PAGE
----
Could divorce be the next big business niche?
Did you know the bridal industry is a $2 billion industry? But no one really knows how much money is involved in the divorce industry. Every year, one million couples divorce in the United States, meaning two million people are starting life anew. In fact, it may not surprise many Virginians that 67 percent of all second marriages end in divorce and that figure is even higher for third marriages. These divorces require a variety of professional services from divorce attorneys to movers, financial planners and therapists, to name just a few.
Divorce has never really been viewed as a niche industry in the past, but that is changing, according to one of the founders of Start Over Smart, an expo business that unites a plethora of services for the newly divorced. Capitalism is all about serving the needs of the market, but it can be difficult to market to an industry that still has some elements of negativity attached to it. Divorce is indeed a growing industry as the divorce rate seems to indicate, so businesses are starting to pay attention to the needs of this niche market.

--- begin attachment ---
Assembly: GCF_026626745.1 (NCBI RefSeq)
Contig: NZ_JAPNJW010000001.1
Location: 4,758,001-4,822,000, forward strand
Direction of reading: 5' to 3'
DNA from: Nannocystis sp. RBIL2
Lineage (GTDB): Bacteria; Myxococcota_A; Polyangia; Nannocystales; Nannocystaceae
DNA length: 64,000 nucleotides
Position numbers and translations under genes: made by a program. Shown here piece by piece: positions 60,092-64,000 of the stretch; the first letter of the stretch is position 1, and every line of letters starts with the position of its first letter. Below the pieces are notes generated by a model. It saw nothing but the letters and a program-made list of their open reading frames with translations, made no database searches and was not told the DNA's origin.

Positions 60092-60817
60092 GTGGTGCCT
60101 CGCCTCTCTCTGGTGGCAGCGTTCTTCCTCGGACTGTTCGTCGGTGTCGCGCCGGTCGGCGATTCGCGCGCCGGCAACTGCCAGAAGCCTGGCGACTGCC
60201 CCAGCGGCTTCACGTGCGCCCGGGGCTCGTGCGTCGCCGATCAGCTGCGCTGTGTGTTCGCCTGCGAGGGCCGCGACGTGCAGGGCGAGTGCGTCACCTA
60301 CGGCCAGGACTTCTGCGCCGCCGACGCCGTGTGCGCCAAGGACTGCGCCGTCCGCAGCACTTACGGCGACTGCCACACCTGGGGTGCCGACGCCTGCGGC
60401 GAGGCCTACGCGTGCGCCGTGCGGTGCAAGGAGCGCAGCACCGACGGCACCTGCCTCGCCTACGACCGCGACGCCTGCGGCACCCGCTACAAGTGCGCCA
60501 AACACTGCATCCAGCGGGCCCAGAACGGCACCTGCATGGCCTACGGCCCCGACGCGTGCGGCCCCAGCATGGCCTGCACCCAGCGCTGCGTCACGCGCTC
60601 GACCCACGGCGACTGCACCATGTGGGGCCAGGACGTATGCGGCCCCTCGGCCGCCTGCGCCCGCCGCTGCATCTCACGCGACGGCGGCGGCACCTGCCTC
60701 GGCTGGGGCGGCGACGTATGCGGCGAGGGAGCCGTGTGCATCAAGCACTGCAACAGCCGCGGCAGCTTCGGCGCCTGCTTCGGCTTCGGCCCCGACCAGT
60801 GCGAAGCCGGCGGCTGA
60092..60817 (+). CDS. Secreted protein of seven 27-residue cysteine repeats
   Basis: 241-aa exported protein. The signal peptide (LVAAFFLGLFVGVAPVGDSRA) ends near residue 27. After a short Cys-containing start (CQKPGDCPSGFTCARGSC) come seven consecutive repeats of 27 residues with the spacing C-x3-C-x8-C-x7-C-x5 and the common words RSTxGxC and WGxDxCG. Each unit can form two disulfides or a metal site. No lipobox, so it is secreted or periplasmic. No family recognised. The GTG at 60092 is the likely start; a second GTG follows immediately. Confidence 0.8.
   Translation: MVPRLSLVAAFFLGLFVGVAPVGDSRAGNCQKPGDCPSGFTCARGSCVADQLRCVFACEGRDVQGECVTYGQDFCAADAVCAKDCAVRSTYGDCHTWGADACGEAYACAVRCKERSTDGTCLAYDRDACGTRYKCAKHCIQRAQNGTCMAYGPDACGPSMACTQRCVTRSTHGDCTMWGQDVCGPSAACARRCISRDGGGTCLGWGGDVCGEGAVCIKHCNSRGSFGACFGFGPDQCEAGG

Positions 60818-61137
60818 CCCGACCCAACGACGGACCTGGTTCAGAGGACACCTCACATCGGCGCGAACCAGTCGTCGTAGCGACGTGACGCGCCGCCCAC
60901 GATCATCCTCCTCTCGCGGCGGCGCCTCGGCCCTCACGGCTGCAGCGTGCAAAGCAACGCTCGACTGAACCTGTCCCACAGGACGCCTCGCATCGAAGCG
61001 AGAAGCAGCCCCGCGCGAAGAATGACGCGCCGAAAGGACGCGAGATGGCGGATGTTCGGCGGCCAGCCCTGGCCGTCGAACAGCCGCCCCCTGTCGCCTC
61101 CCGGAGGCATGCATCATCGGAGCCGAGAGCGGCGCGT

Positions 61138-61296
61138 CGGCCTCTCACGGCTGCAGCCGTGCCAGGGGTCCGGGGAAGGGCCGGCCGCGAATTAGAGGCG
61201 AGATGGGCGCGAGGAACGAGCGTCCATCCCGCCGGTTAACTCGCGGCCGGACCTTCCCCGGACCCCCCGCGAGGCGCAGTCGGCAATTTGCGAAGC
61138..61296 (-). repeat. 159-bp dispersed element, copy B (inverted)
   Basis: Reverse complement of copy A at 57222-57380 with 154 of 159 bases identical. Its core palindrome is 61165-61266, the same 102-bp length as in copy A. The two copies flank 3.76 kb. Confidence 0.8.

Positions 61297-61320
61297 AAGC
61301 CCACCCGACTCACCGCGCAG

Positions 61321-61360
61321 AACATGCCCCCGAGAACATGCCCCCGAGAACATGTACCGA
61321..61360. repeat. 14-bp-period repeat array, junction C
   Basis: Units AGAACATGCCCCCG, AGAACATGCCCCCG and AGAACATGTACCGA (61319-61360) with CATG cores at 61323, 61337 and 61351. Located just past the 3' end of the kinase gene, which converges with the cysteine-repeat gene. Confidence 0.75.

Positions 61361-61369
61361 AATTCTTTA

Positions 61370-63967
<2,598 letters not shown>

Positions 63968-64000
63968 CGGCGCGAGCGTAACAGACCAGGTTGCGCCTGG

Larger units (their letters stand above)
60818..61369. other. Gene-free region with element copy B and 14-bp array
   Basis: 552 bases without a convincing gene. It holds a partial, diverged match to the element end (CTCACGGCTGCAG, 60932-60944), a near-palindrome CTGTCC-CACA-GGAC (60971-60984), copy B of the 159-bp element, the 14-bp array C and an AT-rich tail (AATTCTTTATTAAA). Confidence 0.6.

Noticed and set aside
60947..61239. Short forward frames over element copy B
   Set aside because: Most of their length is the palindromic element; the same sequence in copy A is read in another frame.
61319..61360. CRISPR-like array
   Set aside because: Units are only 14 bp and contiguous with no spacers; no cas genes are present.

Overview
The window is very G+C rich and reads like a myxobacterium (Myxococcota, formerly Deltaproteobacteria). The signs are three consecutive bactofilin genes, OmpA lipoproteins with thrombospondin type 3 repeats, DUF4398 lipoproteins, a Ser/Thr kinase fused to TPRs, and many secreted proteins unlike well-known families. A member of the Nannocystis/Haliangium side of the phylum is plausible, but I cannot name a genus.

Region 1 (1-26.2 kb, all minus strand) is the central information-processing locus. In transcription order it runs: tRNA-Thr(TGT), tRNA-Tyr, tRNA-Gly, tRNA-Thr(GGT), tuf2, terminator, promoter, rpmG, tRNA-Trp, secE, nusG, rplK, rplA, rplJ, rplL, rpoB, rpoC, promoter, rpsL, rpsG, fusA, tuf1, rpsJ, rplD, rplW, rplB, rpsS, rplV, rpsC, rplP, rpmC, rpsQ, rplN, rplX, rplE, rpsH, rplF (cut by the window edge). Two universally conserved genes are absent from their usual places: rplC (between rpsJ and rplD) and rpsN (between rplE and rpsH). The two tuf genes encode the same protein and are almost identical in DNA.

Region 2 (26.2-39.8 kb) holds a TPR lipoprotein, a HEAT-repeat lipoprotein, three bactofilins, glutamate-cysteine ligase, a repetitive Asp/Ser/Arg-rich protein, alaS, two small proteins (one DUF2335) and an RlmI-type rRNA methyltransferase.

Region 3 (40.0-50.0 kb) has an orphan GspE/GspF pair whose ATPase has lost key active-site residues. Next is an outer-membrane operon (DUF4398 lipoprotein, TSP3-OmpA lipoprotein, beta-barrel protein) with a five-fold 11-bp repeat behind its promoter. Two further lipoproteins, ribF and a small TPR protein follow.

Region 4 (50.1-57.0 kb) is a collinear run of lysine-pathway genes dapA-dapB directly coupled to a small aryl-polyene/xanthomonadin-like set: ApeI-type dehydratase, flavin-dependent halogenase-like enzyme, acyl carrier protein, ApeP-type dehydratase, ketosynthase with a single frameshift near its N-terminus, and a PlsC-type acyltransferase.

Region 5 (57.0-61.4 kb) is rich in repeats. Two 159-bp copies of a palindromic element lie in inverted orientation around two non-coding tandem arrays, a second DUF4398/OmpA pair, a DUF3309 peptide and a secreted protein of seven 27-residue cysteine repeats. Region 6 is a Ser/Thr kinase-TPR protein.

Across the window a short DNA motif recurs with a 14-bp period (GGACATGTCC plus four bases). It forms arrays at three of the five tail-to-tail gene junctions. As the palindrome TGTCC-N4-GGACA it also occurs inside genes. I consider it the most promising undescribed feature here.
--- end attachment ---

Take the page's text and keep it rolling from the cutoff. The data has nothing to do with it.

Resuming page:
Divorce Expos are the latest trend and you may have heard about the "Divorce Hotel," a one-stop weekend getaway where you can walk in married and leave a few days later divorced. Highly unlikely it would work for the more complex high-asset divorces or those involving child custody disputes however. Much is involved in getting a divorce, not just the division of marital property, such as retirement accounts and investment, not to mention liabilities that it would seem rather far-fetched to think all of these issues could be worked out in just a few days.
Still, the business of divorce is gaining attention in the business world. Seventy percent of adults in 1960 were married, compare that to less than 50 percent in 2010. Companies are working with more and more people who are divorced or separated. And as the economy bounces back, including the stock market, more couples actually have assets to divide rather than debt. More and more people are feeling they can actually afford to get divorced.
Source: CNBC, "The Big Business of Divorce," Brian A. Schactman, July 2, 2012